Definition (a) says it's a bike with a motor, that can't go faster than 30mph on level ground under its own power. Definition (b) says it's a bike with pedals and an electric motor that can't go faster than 20mph, even if you help it by pedaling. (See the exact law, quoted below)

    Strange to have two different definitions in the same law.

    So, can I legally ride my ebike in California?

    It has a 1000W electric motor, so seems to fit that part of Definition (b)... but, of course, its top speed is about 30mph, so doesn't meet all of definition (b) after all.

    How about Definition (a)? That seems to say that, if the bike has an electric motor, it must have NO pedals! It also seems to require an "automatic transmission". Well, my ebike doesn't have a clutch. In fact, it's direct drive, with only one "speed" (one gear ratio, 1:1). Can you get any more "automatic" than that?

    Definition (a) also says the motor must produce no more than 2 Brake Horsepower. Since 1 horsepower = 745 Watts, my 1000W hubmotor is basically a 1.3 horsepower motor. It fits!

    Finally, under definition (a) it can have a max speed up up to 30mph. Mine topped out at 29mph yesterday during my full-throttle test runs with a fully-charged battery

    Sounds to me like, if I unscrew the pedals on my ebike, it becomes legal to ride in California!

    Anything blatant I'm missing here? (There must be, this seems too good to be true.)

    ----------------------------------------

    Found at the Calif. government website:
    Section 406 needs to be read in conjunction with section 24016, which only exempts those motorized bicycles described in 406(b), i.e., top speed is 20 MPH or less, from complying with Vehicle Code requirements pertaining to financial responsibility, registration and insurance. Your bike seems to fall within section 406(a) so you may be compelled to be properly licensed and insured. (Specifically, 24016(b) provides : All of the following apply to a motorized bicycle described in subdivision (b) of Section 406. . " and 24016(b)(3) provides: "A person operating a motorized bicycle is not subject to the provisions of this code relating to financial responsibility, driver's licenses, registration, and license plate requirements, and a motorized bicycle is not a motor vehicle. . .")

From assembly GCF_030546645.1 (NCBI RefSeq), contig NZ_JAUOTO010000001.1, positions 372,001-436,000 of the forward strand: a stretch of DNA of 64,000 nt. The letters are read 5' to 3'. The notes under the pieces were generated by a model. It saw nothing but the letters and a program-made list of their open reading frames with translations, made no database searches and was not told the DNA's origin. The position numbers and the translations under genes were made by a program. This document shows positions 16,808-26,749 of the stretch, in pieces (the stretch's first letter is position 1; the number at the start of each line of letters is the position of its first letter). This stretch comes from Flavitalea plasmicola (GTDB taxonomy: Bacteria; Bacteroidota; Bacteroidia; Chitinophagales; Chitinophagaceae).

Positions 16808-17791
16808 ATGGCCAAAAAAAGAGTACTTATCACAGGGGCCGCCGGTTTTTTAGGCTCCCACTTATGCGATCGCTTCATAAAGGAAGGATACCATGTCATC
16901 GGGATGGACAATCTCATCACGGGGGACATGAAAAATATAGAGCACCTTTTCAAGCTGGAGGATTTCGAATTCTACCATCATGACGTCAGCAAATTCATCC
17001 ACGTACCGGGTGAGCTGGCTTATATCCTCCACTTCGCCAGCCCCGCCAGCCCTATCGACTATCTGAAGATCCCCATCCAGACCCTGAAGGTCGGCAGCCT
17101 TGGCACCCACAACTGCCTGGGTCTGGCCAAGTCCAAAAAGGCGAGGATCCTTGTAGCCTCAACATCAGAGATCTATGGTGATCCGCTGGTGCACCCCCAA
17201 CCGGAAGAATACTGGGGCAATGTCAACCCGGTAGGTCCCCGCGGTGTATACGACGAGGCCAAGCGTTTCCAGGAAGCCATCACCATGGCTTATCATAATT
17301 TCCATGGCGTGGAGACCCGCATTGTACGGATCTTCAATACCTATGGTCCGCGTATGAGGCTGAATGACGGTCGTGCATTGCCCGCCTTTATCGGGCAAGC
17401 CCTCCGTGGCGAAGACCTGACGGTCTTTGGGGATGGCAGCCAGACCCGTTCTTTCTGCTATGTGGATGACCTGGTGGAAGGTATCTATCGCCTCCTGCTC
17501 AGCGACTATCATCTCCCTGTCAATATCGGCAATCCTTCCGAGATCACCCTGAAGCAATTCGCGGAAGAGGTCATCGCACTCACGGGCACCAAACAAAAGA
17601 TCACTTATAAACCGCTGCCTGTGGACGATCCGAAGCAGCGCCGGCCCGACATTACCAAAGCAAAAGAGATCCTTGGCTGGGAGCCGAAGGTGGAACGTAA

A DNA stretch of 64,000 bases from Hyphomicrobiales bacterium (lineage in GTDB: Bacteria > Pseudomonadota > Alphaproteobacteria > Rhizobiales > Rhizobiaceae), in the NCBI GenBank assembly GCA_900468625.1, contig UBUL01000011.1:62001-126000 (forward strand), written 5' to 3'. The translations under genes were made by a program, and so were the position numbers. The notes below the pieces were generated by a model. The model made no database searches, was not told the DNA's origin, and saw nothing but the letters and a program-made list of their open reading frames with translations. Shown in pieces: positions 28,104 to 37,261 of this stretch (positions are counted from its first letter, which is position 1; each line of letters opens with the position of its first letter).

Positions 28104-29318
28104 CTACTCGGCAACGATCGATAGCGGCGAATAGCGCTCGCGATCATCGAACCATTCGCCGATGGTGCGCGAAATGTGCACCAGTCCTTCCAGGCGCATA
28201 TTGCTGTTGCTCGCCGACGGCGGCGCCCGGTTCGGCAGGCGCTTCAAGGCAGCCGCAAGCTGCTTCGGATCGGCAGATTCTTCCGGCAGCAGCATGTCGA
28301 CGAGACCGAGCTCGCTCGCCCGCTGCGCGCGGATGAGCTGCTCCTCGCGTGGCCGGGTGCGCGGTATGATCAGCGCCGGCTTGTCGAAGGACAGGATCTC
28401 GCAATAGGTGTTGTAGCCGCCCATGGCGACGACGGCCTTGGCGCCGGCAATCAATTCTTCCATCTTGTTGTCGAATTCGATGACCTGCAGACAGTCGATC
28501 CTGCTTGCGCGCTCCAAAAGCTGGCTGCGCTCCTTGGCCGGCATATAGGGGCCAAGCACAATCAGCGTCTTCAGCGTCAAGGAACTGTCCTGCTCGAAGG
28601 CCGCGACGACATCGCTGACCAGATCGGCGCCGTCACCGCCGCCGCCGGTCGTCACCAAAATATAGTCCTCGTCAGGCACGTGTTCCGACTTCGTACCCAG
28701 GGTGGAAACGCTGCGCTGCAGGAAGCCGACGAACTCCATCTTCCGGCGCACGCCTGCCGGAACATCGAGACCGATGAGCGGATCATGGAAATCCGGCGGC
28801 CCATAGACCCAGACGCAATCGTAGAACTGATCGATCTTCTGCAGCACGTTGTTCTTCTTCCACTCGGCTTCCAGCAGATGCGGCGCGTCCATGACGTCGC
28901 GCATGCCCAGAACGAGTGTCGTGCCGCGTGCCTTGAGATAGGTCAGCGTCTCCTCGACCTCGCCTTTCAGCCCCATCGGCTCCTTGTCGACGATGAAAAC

http://www.dmv.ca.gov/pubs/vctop/d12/vc24016.htm

  3. #3
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    Good catch, nwmtnbkr. Sounds like that's exactly the case. I knew it was too good to be true.

    Hmmm... wonder what it takes to register this critter. Do I have to call it a "motorcycle"? Turn signals, windshield, DOT tires? Can I get a motorcycle rider's license by riding it before the inspector? What will Geico say about it? etc. etc.

    So much fun when the gummint gets involved......
    '72 Schwinn Sports Tourer, original except for seat and 116psi tires
    48V 1000W black unbanded rear hubmotor kit from YXM Corp, 48V 20Ah LiFePO4 batt
    '79 Schwinn Twinn Sport 10sp tandem, 47#, now 14-speed with 12/34, aero wheels
    '07 Trek 7700 hybrid, 27sp, 20" frame, Conti UltraSport 700Cx28 116# tires, sweet
    '04 Trek 7500 hybrid, 17.5" frame, soon to be 48V 1000W rear-hubmotor electric bike

  4. #4
    Senior Member nwmtnbkr's Avatar
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    Quote Originally Posted by Little-Acorn View Post
    Good catch, nwmtnbkr. Sounds like that's exactly the case. I knew it was too good to be true.

    Hmmm... wonder what it takes to register this critter. Do I have to call it a "motorcycle"? Turn signals, windshield, DOT tires? Can I get a motorcycle rider's license by riding it before the inspector? What will Geico say about it? etc. etc.

    So much fun when the gummint gets involved......
    It looks to be a fairly painless, one-time registration fee of $18 and you have to have an M2 license. If insurance is required, you may have a bigger hassle with your insurance company if they ask what brand your "moped" is and you have to explain that you modified a bicycle.

    From the DMV's website:

    Mopeds

    * A "motorized bicycle" or "moped" is any two-wheeled or three-wheeled device having fully operative pedals for propulsion by human power, or having no pedals if powered solely by electrical energy). CVC Sec. 406(s) 406 (b)
    * A Motorized Bicycle is issued special license plates and identification cards, which require a one-time $18 fee. No renewal required. (M2) moped/scooter only license or an M1

    http://www.dmv.ca.gov/motorcycles/motorcycles.htm

  5. #5
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    Sure enough, nwmtnbkr. Sounds like I need to take this little beastie to Calif DMV and ask them what I need. I gather they will tell me to pay $18, thank you sir and here's your Moped plate and ID card. No inspection of the bike needed (I think). By the way, sir, you do have a moped driver's license, don't you? What, you don't? Well, step over here and take this written test.